As a child, New York City seemed to be “the uttermost parts of the world.” Textbook pictures of the Empire State Building, Times Square, Ellis Island, and the Statue of Liberty confirmed how important and busy a city it was. Grainy documentaries (it was the fifties, after all) showed it to be full of immigrants, business tycoons, tickertape parades, and big ships traversing the harbor. Our teachers would then comment how safe and secure we were in small town America, by contrast.
Cities hold both promise and peril, perhaps in larger proportion because of the sheer density of population. Transportation, housing, and livelihood present significant challenges in this tightly packed city. As one local observer noted, “only the very poor or very rich can make it here—the poor because of subsidized housing; the rich because they can afford the over the top prices.”
The prophet enjoined the exiles, “seek the welfare of the city.” The displaced were to count the new location as their own and strive to live at peace with others. They were to recognize that the divine presence remained with them even in the exilic experience and that God was granting a future with hope.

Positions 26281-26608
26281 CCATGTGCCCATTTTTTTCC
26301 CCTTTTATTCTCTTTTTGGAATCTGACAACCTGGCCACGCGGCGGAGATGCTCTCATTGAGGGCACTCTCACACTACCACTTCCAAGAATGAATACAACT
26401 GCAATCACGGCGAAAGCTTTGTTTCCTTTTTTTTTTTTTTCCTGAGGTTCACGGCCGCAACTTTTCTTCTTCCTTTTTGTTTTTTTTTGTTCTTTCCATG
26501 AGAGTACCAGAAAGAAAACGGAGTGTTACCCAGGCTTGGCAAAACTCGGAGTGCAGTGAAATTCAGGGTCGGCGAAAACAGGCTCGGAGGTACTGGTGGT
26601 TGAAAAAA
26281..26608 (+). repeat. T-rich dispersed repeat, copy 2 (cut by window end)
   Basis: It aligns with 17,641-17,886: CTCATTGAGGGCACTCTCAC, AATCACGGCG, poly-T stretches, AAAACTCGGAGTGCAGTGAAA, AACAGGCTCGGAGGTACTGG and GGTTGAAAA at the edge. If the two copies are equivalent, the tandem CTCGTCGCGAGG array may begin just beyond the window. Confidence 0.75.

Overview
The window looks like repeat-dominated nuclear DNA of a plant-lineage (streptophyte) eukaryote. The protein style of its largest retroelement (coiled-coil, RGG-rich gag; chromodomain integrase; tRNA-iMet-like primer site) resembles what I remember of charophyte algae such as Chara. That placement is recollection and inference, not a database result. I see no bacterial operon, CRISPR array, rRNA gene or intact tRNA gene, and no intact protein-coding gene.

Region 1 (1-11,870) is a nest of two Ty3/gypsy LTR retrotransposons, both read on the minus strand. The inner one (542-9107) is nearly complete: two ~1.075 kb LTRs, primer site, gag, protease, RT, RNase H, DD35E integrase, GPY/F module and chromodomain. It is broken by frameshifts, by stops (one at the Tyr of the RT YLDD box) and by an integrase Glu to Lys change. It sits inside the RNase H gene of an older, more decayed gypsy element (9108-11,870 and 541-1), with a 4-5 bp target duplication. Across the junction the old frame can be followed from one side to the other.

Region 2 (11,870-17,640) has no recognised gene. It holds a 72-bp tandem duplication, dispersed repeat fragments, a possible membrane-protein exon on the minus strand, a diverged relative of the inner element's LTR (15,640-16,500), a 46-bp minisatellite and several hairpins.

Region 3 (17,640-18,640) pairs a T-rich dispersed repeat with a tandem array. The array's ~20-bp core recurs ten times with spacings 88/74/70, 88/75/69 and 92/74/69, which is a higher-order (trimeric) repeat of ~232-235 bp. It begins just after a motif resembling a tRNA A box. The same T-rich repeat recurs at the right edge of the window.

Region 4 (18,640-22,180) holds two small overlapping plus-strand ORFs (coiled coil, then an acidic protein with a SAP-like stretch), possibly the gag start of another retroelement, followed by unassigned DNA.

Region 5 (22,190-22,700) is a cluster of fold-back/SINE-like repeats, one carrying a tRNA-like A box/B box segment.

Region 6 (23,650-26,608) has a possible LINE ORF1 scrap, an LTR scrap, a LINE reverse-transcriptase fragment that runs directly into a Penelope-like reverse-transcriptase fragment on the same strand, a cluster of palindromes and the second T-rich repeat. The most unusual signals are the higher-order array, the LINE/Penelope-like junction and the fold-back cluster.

During my week in this teeming city, I have had opportunity to witness the creativity of churches as they embrace their contexts with enthusiasm. The bunkered church does not thrive here--or anywhere, for that matter. More than seeking to survive, the churches I have visited are finding ways to make welcome their neighborhoods through imaginative ministries.
Judson Memorial Church, located for 117 years in the heart of Greenwich Village, understands its mission as “a gathering place for people who seek spiritual nurture to build public capacity for social change.” The church understands the centrality of the arts in this city and uses its facilities to foster dance, music, and theatre. This congregation of about 150 persons makes an impact far beyond its presence at Washington Square because of its sensitivity to human longings for beauty and justice.
Another venerable congregation, St. John the Divine, located at a busy bus stop, understands how important the concept of sacred space remains in the frenzied pace of urban life. Not only does it keep its doors open as a place of rest and contemplation, but also regularly hosts art exhibits that are accessible to all. The longing for beauty and longing for God are closely intertwined, and many find their way into the cavernous structure built to the glory of God.
I am deeply impressed with those God calls to serve here. Pastoral leaders in the city open their hearts to those God is bringing their way, with all their resources, needs, demands, and brokenness. Pews fill with the newly arrived, the storied generations, the cossetted, and those on the edge. They continue to seek the welfare of the city, and God uses them to provide theological orientation, healing balm, and reliable guidance.
Central prepares women and men for seeking God, shaping church, and serving